We fly above the world, we observe it from the outside, we see oceans of
data, expanding at a vertiginous rate, only to be swamped by tsunamis of
social crazes, as sudden as fleeting, occupying all available space before
making room for the next upstart. Mass sentiment can be analyzed, and the
aggregate opinion is easy to distill by way of /sentiment analysis/ and
/opinion mining/ [33]. All this while we, as enthusiast and willing
victims, love to be 'free' consumers: generalised, global recording is the
price to be paid if we want to be truly 'free' to choose. The algorithm
will tell us what we really want: it already advises us on which book to
buy on Amazon.com, it edits our searches on Google, it suggests us which
just-out film we should see, and it tells us which music best suits our
taste. It is an algorithm which points out our potential friends on
Google+ and on LinkedIn, and also those subscribers we might want to
follow on Twitter. Algorithms are paying attention in our stead, and
encourage us to socialise the right way. (Before soon) It will be no
longer necessary to desire whatever what, since the algorithm will see and
foresee for us.

Which will be the equivalent of seeing with 'the eye of God', who is able
to read the future in the crystal ball in which the information deluge
rages. Open your heart, let your body be cut and formatted in usable
chunks, speak out your mind, tell us where you are (now), what you are
doing (there) and who is your current company. Don't think, say it all,
now, and you will obtain all you desire, even without knowing yet what you
actually desire. Inexpressible vertigo (in the literal sense of what
'cannot be expressed'), infantile enthusiasm (in the original sense of
'infans': the one who doesn't talk yet), mystical ecstasy in front of the
Matrix uncoiling under our very eyes. The words and the pictures referring
to Big Data often take on a religious tone, and that a bit too often to be
just fortuitous.

The fetish dangling behind the knowledge society of the Big Data belongs
to a populist, techno-fascist religiousness, since once a sufficient
quantity of data has been gathered, any hypothesis can be proven. Just as
with the Bible, the Q'uran, the Torah, or any sacred book, the scope for
interpretation is endless. And it is precisely because Big data embrace
incredibly more stuff, that each and every assumption can be held up and
proven. Statistics vouch for everything, but prove nothing, they are
allegedly scientific proofs of highly ideologic presupposition.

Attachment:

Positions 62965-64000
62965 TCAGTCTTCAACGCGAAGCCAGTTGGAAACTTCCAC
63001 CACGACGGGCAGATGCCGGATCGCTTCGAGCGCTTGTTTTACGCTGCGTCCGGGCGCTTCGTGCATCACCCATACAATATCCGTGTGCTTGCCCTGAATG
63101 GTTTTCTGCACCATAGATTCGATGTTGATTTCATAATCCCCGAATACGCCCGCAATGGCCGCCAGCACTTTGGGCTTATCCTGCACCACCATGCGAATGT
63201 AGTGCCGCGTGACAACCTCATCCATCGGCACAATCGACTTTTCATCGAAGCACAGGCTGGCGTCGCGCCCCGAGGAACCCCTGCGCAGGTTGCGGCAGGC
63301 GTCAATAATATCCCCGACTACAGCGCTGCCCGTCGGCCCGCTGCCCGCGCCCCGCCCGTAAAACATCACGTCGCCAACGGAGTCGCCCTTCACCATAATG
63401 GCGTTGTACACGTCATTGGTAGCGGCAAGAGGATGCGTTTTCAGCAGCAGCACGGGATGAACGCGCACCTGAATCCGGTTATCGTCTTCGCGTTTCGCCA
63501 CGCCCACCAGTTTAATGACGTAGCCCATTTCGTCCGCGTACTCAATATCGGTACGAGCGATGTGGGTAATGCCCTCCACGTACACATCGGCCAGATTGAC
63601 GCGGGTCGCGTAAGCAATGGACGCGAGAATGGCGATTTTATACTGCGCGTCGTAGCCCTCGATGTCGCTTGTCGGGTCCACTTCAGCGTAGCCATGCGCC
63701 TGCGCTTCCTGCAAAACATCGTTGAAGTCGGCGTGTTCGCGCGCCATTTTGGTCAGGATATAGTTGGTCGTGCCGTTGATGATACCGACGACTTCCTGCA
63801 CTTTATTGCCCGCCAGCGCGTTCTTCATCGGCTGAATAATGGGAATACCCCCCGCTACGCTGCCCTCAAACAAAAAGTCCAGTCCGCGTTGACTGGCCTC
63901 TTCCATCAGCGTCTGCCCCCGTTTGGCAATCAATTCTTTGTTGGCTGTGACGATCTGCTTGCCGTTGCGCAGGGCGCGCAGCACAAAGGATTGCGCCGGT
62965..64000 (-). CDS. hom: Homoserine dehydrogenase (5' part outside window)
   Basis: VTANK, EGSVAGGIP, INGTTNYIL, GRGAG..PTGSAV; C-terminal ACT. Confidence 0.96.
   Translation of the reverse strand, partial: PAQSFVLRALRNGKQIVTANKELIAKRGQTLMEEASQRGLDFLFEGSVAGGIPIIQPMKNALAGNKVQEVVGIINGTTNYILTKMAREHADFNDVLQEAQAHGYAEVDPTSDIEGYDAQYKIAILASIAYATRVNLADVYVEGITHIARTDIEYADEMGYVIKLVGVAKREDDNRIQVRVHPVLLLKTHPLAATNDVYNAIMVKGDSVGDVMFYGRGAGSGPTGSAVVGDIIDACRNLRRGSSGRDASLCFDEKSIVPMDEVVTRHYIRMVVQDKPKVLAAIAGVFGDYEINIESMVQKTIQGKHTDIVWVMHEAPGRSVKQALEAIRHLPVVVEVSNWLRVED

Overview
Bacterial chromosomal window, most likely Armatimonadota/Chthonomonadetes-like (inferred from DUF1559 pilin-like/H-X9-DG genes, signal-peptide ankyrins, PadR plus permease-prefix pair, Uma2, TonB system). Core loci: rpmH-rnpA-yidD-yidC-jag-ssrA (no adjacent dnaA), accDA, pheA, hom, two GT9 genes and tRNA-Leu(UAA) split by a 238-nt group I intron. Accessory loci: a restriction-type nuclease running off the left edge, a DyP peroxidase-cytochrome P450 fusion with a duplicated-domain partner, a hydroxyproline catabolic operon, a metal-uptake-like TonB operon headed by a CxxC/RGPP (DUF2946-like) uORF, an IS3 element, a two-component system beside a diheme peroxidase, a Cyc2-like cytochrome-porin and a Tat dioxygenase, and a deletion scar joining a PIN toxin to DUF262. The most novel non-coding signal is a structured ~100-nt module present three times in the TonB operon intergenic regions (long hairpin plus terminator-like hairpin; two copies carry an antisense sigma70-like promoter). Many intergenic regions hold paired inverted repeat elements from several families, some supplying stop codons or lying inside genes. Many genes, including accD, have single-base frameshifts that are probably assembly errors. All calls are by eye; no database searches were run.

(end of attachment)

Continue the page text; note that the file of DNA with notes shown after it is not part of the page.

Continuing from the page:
(to be continued)
Next time: real and digital life explained ...




--------------

[31] Dino Pedreschi et al., "Big data mining, fairness and privacy. A
vision statement towards an interdisciplinary roadmap of research"
?Privacy Observatory/ 2011
http://www.kdnuggets.com/2011/10/big-data-mining-fairness-privacy.html
No wonder mainstream publications like /The Economist/ call for more
transparency for the sake of security, confusing thereby security with
extension of control and surveillance - perhaps deliberately so.
http://www.economist.com/node/15579717
"The data deluge: Businesses, governments and society are only starting to
tap its vast potential"
[32] For a good approach to this issue see Dana Boyd & Kate Crawford: "Six
Provocations for Big Data", /A Decade in Internet Time: Symposium on the
Dynamics of the Internet and Society/, September 2011
http://papers.ssrn.com/sol3/papers.cfm?abstract_id=1926431
[33] The last-born device for the automated analysis of sentiments and
opinions by way of semantic systems   (at time of publication of the
original book in Italian -transl)  was the Sentics Computing:
http://sentic.net ("Helping machines to learn, leverage, love.") WKP entry
on Sentiment Analysis:
http://en.wikipedia.org/wiki/Sentiment_analysis  (for recent developments
and a lot sources)


-----------------------------
Translated by Patrice Riemens
This translation project is supported and facilitated by:
The Institute of Network Cultures, Amsterdam University of Applied Sciences
(http://networkcultures.org/wpmu/portal/)
The Antenna Foundation, Nijmegen
(http://www.antenna.nl - Dutch site)
(http://www.antenna.nl/indexeng.html - english site under construction)
Casa Nostra, Vogogna-Ossola, Italy